Grant Investment Programs specifically focused on EDIA

All our granting programs are open to all artists regardless of race, ancestry, place of origin, colour, ethnic origin, language, citizenship, creed, religion, gender identity, sexual orientation, age, marital status, physical or mental abilities. In addition, some programs are designed specifically for equity-deserving artists. These include Artshare, the Original Peoples Investment Program, Indigenous Artist Microgrants and the Honouring the Children program.

EDIA Highlights

The biggest undertaking in 2022 was completing a third-party equity audit to assess our current EDIA practices and offer recommendations for improvement. The report: Imagine THIS was co-written and co-researched by People of Design and Constructive Public Engagement, with ideas from the lived and learned experiences of citizen artists of Calgary, staff of Calgary Arts Development, and EDIA consultants. The report was shared with us in late 2022 and each team is using that report as a reference to set EDIA priorities and actions for 2023 and beyond. 

Calgary Arts Development has both an internal EDIA staff working group and an external EDIA community working group. These groups meet monthly to ensure we are living our values and moving toward our aspiration to support and nurture diverse art and artist-led city building to achieve a truly equitable, inclusive and accessible city where everyone belongs.


Our engagement specialist, Sayonara Cunha, participated in many groups and discussions centred on anti-racism, equity, decolonization, and conflict resolution to ensure we are continuously learning and improving our practices. Director of Community Investment and Impact, Melissa Tuplin, sat at the Anti-Racism Funders table as well as being on the CLIP Council both to share our practices and to learn what is needed in the community and what others are doing.


Artists from all backgrounds and cultures are invited to apply to all our programs and an EDIA lens is applied, including assessor selection and training. The ArtShare program is specifically designed for equity-seeking artists and organizations and the Changemaker grant often involves art for social change as it relates to EDIA issues. We also support community events focused on equity and diversity. Examples include the Ethnik Festival, UNGANISHA, the web series My City Speaks to Me, the Pink Flamingo mural project that culminated with the I Rise concert at the Jack Singer Concert Hall, and the Bringing Power to Truth event led by the Cultural Instigators: Grappling Stolen Land, Lives, and Labour, to name just a few.


In 2022 we began to advance our disability justice learning and actions. We support a disability justice circle whose members are working in community and will act as advisors on our actions and practices. With a much larger staff due to the acquisition of the public art program, we needed to find larger office space and worked with Included by Design when designing our new office space to ensure accessibility. Some staff members took part in sessions like the Generous Futures Advancing Disability Rights session and undertook disability awareness training. We also focused on accessibility at our live events such as the Celebration for the Arts, hosted by Mayor Gondek, and our 2022 Living a Creative Life Congress: Imagining the Future Together.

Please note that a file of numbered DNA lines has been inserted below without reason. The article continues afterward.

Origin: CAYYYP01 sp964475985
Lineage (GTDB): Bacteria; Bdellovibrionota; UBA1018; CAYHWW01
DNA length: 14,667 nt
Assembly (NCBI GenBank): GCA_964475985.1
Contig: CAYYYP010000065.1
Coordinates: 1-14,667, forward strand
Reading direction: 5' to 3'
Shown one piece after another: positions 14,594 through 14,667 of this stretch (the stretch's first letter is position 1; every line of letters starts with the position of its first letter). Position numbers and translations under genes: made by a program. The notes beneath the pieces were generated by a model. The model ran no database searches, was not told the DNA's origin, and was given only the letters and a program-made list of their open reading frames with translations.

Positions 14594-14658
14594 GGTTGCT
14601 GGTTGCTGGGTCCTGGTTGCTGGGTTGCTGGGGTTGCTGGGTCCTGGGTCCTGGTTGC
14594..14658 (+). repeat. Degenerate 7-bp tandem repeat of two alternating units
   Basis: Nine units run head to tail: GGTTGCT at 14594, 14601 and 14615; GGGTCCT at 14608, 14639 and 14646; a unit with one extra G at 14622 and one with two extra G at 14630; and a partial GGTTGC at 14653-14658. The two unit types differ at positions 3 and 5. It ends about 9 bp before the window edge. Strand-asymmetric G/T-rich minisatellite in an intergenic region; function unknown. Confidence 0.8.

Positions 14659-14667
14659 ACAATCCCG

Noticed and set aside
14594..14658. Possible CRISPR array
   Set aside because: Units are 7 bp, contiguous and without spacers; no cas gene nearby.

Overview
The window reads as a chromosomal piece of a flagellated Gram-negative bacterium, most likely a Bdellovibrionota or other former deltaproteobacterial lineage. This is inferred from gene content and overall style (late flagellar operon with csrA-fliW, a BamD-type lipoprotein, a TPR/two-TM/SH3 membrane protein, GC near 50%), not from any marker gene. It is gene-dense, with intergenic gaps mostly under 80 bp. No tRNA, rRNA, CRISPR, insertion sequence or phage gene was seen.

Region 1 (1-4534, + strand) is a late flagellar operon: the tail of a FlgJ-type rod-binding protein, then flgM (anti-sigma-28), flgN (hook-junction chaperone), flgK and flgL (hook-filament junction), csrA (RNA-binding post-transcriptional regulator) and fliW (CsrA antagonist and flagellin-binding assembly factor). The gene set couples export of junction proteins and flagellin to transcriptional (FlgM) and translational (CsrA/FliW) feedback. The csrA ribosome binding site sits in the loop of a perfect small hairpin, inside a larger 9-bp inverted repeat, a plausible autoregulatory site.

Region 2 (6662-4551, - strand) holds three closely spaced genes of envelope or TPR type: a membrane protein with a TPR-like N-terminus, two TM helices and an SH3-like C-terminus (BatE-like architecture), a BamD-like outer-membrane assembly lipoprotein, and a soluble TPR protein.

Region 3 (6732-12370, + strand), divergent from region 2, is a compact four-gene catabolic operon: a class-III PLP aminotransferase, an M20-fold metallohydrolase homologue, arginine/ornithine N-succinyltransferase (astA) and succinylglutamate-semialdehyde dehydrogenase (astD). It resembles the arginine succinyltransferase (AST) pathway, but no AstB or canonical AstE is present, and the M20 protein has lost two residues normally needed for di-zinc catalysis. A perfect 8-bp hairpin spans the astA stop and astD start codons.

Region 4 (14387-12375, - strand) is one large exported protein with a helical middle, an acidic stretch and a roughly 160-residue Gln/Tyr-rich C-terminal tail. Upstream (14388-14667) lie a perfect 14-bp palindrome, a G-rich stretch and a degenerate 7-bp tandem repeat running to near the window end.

Art for Social Change

With our support the Trico Changemaker Studio at Mount Royal University has become the Calgary hub for art for social change. They act as a catalyst to nurture a network of community-based art practitioners and art for social change agents in our city.


The Artist as Changemaker program, which is also managed by the Trico Changemaker Studio, partners artists with community organizations to use art to create conversation and solutions to our communities’ most challenging problems. Changemaker grants fund the artists and projects that emerge from these community connections. In addition, Changemaker grants fund the Creative Green Tools pilot program, which provides carbon output reporting tools specific to the arts and culture sector. Through the Changemaker Grant program we invested in 12 artists plus the Green Tools project.

In 2022 the Artist as Changemaker program began a new two-year artist cohort. The 2022-2024 residency includes sytems change training, collaboration, and working with community organizations on complex problems. Creativity is being listed by some as one of the most important job skills of the future and artists are often at the forefront of creative thinking and practice. The Artist as Changemaker program investigates the ways artists can use their skills to tackle complex problems and sees the power of the arts to contribute to social change. Information about this program can be found here.


Participating artists in the 2022-2024 cohort include:


Ado Nkemka

Apiow Akwai

Barbara Amos (fellow)

Kevin Jesuino (fellow)

Louie Fermor

Mel VeeX

Melanee Murray-Hunt

Shumaila Hemani

Skye Louis (fellow)

Stephanie Banszky

Tamar Christian Avonlea Eaker

Tito Gomez

Reflecting Calgary’s Diversity through the Arts

Art = Belonging. The arts bring us together, reflect our values and tell our stories.


Number of activities engaging multicultural communities 


Number of activities engaging people with disabilities


Number of activities engaging Indigenous communities 


Number of activities engaging 2SLGBTQIA+ communities 

Impact Stories

Lesia Bear